The billions of cells in your body share the same DNA sequence and yet display a vast array of morphologies and functions. Understanding how this same genetic material is interpreted in diverse cell types remains a challenge. Epigenetic modifications are those that change how DNA is expressed without altering the genome sequence. For example, chemical modification of histones, the proteins that bind DNA into the large chromosome structures, can influence how genes are expressed.
In a related process, DNA itself can become methylated, which is typically thought to be a gene-silencing signal. Understanding how epigenetic modification influences gene expression has significant therapeutic potential and may provide us with insights into how we can disrupt abnormal cell divisions in cancer or promote self-renewal in stem cells for clinical use in repairing damaged or diseased tissue.
Dr. Cydney Nielsen aims to characterize epigenetic changes of stem cells, from which all other cells in the body arise. Stem cells can either self-renew to form identical daughter cells or can divide and differentiate into specialized cell types. Dr. Nielsen will use next-generation sequencing technologies and develop new data analysis techniques to examine the epigenetic changes and determine gene expression patterns in stem cells before and after differentiation.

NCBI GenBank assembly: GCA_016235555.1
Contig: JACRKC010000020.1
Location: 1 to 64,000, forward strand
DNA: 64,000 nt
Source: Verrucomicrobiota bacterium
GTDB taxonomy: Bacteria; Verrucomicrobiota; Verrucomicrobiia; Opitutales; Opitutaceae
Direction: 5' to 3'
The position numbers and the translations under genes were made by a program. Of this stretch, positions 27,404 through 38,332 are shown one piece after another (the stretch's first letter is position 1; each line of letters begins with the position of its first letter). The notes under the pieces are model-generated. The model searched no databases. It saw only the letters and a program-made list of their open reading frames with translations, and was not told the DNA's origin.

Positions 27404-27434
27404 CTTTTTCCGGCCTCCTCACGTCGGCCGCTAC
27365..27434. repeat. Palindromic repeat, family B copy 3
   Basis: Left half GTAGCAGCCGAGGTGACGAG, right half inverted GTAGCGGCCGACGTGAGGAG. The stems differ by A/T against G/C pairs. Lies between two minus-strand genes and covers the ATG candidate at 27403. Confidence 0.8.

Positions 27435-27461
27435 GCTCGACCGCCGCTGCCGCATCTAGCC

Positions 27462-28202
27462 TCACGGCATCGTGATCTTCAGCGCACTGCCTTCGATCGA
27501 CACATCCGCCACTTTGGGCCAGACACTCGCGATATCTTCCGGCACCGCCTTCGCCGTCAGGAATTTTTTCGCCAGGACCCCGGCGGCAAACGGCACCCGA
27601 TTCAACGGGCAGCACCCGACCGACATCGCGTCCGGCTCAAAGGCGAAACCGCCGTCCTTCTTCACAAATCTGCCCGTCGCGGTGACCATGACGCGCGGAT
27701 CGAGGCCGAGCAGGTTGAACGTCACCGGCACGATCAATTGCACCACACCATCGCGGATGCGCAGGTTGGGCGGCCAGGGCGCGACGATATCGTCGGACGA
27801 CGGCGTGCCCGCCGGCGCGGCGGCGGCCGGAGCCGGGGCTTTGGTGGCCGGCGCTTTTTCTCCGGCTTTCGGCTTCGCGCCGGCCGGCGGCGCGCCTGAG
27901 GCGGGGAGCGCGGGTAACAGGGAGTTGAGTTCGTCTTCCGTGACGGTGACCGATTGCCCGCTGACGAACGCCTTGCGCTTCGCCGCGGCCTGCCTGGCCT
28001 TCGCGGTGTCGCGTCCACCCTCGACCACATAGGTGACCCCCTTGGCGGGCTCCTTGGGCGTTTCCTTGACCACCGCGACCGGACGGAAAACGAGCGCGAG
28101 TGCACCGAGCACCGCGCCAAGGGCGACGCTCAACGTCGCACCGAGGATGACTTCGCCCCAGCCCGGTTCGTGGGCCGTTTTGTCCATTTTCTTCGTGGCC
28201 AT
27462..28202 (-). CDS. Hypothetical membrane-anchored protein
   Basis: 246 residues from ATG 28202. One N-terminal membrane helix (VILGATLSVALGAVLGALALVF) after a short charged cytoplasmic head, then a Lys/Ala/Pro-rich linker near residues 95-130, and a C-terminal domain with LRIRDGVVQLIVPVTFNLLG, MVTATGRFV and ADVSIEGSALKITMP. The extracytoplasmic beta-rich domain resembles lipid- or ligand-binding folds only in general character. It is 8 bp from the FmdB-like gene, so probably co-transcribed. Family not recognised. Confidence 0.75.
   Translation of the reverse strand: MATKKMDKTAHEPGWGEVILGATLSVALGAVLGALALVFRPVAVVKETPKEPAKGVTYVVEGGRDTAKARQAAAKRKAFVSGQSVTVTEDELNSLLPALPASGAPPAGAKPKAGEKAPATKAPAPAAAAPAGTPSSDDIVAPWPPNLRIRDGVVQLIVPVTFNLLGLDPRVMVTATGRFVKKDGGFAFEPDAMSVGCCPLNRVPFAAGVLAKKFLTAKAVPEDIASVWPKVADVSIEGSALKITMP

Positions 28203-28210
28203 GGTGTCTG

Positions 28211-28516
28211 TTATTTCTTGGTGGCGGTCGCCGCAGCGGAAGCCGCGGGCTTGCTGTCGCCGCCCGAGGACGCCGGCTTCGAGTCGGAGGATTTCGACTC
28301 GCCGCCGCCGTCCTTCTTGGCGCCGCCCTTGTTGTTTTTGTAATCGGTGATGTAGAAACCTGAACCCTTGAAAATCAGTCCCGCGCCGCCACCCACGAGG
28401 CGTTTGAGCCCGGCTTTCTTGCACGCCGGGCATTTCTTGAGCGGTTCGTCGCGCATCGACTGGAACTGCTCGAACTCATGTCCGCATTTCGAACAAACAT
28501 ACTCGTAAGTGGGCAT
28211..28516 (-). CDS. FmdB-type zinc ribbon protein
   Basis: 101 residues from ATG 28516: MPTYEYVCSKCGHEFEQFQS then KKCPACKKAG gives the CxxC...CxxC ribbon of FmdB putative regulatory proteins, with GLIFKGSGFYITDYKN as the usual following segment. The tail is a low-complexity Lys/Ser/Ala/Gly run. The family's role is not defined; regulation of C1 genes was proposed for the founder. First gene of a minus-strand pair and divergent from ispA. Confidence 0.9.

Using these data sets, she will determine if characteristic epigenetic modification patterns exist for self-renewing cells. She will also use this information to determine if certain therapeutics are able to induce self-renewal in stem cells, to determine what the epigenetic changes are in this case, and if this ''reprogramming'' of cellular state opens up promising therapeutic applications. Such an approach will be valuable in evaluating the extent to which chemically induced cells have been reprogrammed and are appropriate for therapeutic use for regenerative medicine.